CHICAGO—The mayor and his handpicked Chicago Board of Education continue to send mixed messages regarding the future of Chicago’s public schools. The week began with the layoff of nearly 1,000 educators, yet 500 vacant positions, and ends with budget talk that again relies on phantom money from both the city and state—at a time when Gov. Bruce Rauner has issued an amendatory veto of Senate Bill 1, reducing funding for school districts across Illinois.
While the mayor devises taxes, fines and fees to squeeze revenue from working families struggling to recover from the Great Recession, he has let Chicago Public Schools (CPS) slide into financial disaster. The figures introduced in today’s 2017-2018 CPS operating budget “framework” remain insufficient, and the Chicago City Council will be voting on inadequate funds to cover previous budget cuts weathered by parents, students and educators, and not any additional resources for our schools.
CPS needs to fill a $1 billion structural deficit. Balancing the budget on the backs of our students and school staff is unacceptable. The mayor’s offering—$200 per student compared to the $2,700 each student needs—is not enough, but had he made this effort in 2013, our district wouldn’t need payday loans at interest rates that cost taxpayers $70,000 a day. He could have renegotiated toxic interest rate swap deals and saved the district millions; instead, he paid 100 cents on the dollar to banks with borrowed money, driving up debt costs and resulting in massive cuts to our classrooms and communities.
The latest transgression, the governor’s voucher program, is a giveaway to Illinois’ wealthiest residents and an economic drain on state and school district budgets. Rather than stay silent about this attack on public education, the mayor should instead throw his full weight behind a LaSalle Street Tax, millionaires’ tax and graduated income tax on the state’s highest earners—including his own donors—which puts real money into public education and addresses the pressing needs of our school communities.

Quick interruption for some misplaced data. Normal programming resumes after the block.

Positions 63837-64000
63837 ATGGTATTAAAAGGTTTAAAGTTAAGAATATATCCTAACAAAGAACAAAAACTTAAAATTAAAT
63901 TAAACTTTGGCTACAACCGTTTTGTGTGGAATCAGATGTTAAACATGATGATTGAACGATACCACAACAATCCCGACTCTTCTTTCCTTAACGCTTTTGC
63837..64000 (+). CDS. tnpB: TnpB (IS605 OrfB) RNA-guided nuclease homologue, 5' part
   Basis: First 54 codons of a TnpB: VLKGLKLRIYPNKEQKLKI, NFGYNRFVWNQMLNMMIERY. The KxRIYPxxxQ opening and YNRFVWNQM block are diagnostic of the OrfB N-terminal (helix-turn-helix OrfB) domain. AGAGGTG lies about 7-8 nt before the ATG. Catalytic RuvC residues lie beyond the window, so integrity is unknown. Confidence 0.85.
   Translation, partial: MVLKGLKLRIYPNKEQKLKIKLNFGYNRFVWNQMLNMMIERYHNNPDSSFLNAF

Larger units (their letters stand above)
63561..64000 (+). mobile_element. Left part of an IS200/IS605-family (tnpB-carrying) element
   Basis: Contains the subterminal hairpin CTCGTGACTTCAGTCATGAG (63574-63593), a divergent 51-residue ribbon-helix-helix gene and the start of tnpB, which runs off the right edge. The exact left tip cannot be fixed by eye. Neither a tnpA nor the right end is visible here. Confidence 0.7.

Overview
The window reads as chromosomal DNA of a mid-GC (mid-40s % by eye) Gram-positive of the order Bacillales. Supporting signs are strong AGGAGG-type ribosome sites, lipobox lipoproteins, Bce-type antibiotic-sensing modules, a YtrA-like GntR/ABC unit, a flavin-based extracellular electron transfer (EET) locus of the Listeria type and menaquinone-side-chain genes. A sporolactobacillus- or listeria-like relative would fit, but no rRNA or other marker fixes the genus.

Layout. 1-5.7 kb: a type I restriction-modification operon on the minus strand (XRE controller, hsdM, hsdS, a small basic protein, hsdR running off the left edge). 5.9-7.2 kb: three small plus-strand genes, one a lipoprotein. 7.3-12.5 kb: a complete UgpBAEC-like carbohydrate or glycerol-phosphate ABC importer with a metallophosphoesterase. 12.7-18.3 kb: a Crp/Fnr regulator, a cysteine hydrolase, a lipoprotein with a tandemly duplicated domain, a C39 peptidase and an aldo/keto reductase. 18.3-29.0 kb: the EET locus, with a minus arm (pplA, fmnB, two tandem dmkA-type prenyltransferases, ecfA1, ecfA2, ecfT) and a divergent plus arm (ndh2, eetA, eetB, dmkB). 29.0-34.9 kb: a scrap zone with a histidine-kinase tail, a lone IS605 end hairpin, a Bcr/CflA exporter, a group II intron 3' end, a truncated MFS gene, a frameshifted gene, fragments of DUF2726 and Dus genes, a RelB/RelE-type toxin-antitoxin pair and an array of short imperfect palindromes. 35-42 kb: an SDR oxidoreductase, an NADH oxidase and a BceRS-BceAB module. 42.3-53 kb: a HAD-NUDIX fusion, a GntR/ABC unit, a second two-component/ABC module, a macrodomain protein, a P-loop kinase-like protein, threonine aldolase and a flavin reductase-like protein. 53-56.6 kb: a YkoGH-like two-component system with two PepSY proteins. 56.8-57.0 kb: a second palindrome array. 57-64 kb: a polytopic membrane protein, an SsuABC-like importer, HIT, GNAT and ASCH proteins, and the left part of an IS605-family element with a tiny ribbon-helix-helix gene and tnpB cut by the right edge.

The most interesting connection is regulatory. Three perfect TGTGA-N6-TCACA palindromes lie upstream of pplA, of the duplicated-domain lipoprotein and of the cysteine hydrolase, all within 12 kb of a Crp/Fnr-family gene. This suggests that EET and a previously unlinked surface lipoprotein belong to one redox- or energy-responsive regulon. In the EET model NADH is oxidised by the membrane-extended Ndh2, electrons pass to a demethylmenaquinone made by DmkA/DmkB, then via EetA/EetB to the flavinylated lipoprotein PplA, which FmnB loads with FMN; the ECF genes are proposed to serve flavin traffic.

“This entire ordeal reinforces the need for an elected school board and educators to lead CPS instead of bean counters who still can’t count beans,” CTU President Karen Lewis said. “Will the money they’re talking about restore cuts to our schools? Absolutely not.”
“Aldermen need to know that just like all the other votes they have taken regarding revenue, this will also be insufficient,” President Lewis added. “The mayor needs to be forthcoming and give them the opportunity to take a vote that actually solves a problem instead of making it worse.”
BACKGROUND: Budget cuts and impacts that $1 billion for CPS could mitigate
- CPS has laid off hundreds of teachers and paraprofessionals every year. This summer, layoffs have been particularly hard on the communities of Brighton Park, Austin, Gage Park, Back of the Yards and Bronzeville. Like in past years, layoffs have disproportionately affected teachers and staff of color.
- Average class sizes have been climbing for years. In 2015, CPS had the distinction of being in the top 94th percentile for the average kindergarten class size across the entire state of Illinois, and above the 90th percentile for other early grades. Last year, more than a third of CPS classrooms in the K-2 years had more than 29 students.
- Since 2013, social workers have plummeted from 378 to roughly 300, a decline of 18 percent. Like other clinicians, social workers also service students across many CPS charter schools, spreading insufficient resources even thinner.
- CPS paraprofessionals have borne the burden of numerous cuts. Since 2011, the number of CTU paraprofessionals has dropped from 4,300 to fewer than 3400, a decline of 21 percent. Vital positions also have been lost. For example, Guidance Counselor Assistants have declined by 28 percent, despite the fact that school counselors are now more over-burdened than ever.
- The mayor promised a better school day, but the temporary supports for arts and music in 2012 are now gone. Since 2015, music is down by 15 percent and the arts by 12 percent.
- School librarians have been decimated. Just 160 librarians were budgeted for 2017, compared to 454 in 2012.